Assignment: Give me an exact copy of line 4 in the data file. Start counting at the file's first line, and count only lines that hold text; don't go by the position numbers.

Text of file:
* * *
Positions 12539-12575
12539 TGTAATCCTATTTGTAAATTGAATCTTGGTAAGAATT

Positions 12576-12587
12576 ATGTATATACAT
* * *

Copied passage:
12576 ATGTATATACAT